As a co-founder of Tinder and the sole founder of Bumble, Whitney Wolfe has played a part in the dating lives of more people than even the most promiscuous of her twenty-something peers could boast. Even if you don’t know her name (yet), there is no question that she has influenced the way you or someone you know dates. And if it wasn’t enough to revolutionize the speed and convenience at which we find partners, she’s now working to change the way women and men interact in this space. Think the usual scene with a feminist twist – a literally equal playing field.
Wolfe welcomed us into her appropriately yellow-hued head office in Austin, Texas, to talk Bumble, business and the modern feminist.
Kit and Ace: How would you describe yourself?
Whitney Wolfe: Twenty-six, hard working, never sleep, brain goes a million miles an hour, very dedicated to Bumble.
How do you think apps have changed the way we approach dating and relationships?
WW: I think that apps have given us access to dating that we never had before. Here’s a great example – we were chatting with someone who ended up matching with a guy that lives in the building next door to her, and now they're dating. They literally live within 50 yards of each other and they'd never met. These apps really give you access to things that are outside of your normal reach in your day‑to‑day life.
Bumble stands out among other dating apps because of the feature that only allows women to start a conversation. How has this changed our ways of interacting?
WW: At the moment, women feel that society judges them for making the first move even though it’s an obvious desire for both sexes. This way of thinking is a really big disconnect and it skews the power and the control in the favour of the man. He is automatically perceived as the one that holds the key and has the power. That's a dynamic that's really hard to change.
Bumble is really striving to empower women to make themselves equal to men in the dating world. By doing so we also take some pressure off of the man, and let him know that it's OK if you're shy, and it’s OK not to be highly aggressive in the dating space. It’s a small change that can have a huge influence on the relationship.
A common sentiment among our generation is that we spend too much time in front of a screen rather than engaging in face‑to‑face interactions – do you worry about Bumble contributing to this?
WW: Our goal is real life interaction. A lot of our matches and a lot of our conversations, they lead to actually meeting in real life. It's inevitable that we're going to engage in screen time. When the cell phone was first introduced there was the same concern and the same worry – "The phone is up to your ear all day. Get out there and talk in real life.” Now the worry has shifted to staring at the phone. It just happens.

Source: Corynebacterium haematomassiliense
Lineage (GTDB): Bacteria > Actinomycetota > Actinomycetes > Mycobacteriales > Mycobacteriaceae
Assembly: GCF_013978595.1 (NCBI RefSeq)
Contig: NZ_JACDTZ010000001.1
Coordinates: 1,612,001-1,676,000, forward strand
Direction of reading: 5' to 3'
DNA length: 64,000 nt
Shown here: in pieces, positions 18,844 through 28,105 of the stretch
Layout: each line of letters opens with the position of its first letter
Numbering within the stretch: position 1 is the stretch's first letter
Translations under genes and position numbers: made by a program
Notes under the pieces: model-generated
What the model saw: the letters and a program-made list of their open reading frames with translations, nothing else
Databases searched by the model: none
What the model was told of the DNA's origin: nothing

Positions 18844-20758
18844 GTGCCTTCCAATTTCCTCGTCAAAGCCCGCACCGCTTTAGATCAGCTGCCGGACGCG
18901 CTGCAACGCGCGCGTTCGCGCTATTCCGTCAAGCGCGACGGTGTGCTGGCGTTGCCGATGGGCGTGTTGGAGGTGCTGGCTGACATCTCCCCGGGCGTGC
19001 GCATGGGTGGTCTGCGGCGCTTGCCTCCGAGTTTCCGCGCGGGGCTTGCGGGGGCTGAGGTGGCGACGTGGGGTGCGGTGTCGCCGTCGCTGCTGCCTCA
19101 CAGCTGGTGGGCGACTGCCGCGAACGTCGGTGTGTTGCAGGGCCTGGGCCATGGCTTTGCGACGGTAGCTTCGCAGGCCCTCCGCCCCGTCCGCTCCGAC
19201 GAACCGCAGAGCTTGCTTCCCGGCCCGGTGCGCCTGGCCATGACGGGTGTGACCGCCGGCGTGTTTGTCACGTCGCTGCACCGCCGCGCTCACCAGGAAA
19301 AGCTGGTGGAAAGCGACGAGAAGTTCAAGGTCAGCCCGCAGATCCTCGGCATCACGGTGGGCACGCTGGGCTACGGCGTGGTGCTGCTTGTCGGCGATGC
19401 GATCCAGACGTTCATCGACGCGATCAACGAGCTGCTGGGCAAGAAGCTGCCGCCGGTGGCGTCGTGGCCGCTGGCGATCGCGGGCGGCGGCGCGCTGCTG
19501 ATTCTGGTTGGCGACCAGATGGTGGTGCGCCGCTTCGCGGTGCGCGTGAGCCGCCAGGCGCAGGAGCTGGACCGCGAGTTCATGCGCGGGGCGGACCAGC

As innovation streams through our culture and captivates the attention of our generation, it's always going to cause concern from the outside, but I don't see a huge problem with it.
Tell us about founding and running a company as a 26‑year‑old.
WW: It's hard, I'm not going to lie. At 26‑years‑old, I don't remember the last time I had a dinner without my phone or the last time I went out with my friends for a few cocktails and a fun night. I don't do that. But it's a sacrifice I'm willing to make. It's funny, when you're passionate about your business and what you're doing, nothing else sounds better. When you're really driven and determined to see your goals through, it changes your perspective on how you spend your time.
You refer to your company as being feminist. What is your interpretation of the modern feminist?
WW: Our definition – we have both males and females at my company – is that we want equality for both sexes. We're not trying to put women above men. We would love to see women and men treat each other as equals and be respected as equals. In the current landscape a guy very regularly gets to use his interactions with women as a means of bragging rights with his friends. He is considered cooler, more interesting and more popular in his social scene the more women he gets under his belt.
If a woman does that, she gets labeled as “easy” in her group of friends or by society. That's just one area of the dating world that is so unfair for men and women. It should not be that way. We're really trying to make an effort to say, "Listen, we're all human beings. Just because you're a man or a woman does not mean one of you deserves more or less respect than another."
What's it like working in a female-dominated company in the tech world?
WW: I love it. I don't play into the whole tech jargon, tech space nonsense. I think every business should have its own culture and have its own way of operating.
I built this company with people that I found to be extremely passionate about the mission. For some of our employees this is their very first job ever. Their passion, their potential and their dedication was so bright that it was almost impossible to ignore. We're not hiring women because they're women. We're hiring based off of potential, passion, aligned visions and their credentials. Man or woman, it’s just based on who they are as a person.
What was the best decision you've made to get where you are now?
WW: The best decisions I've ever made have been the ones that my gut said yes to or no to immediately. I usually know what's right or wrong in the first instance. If you are leading a company, you know your brand inside and out.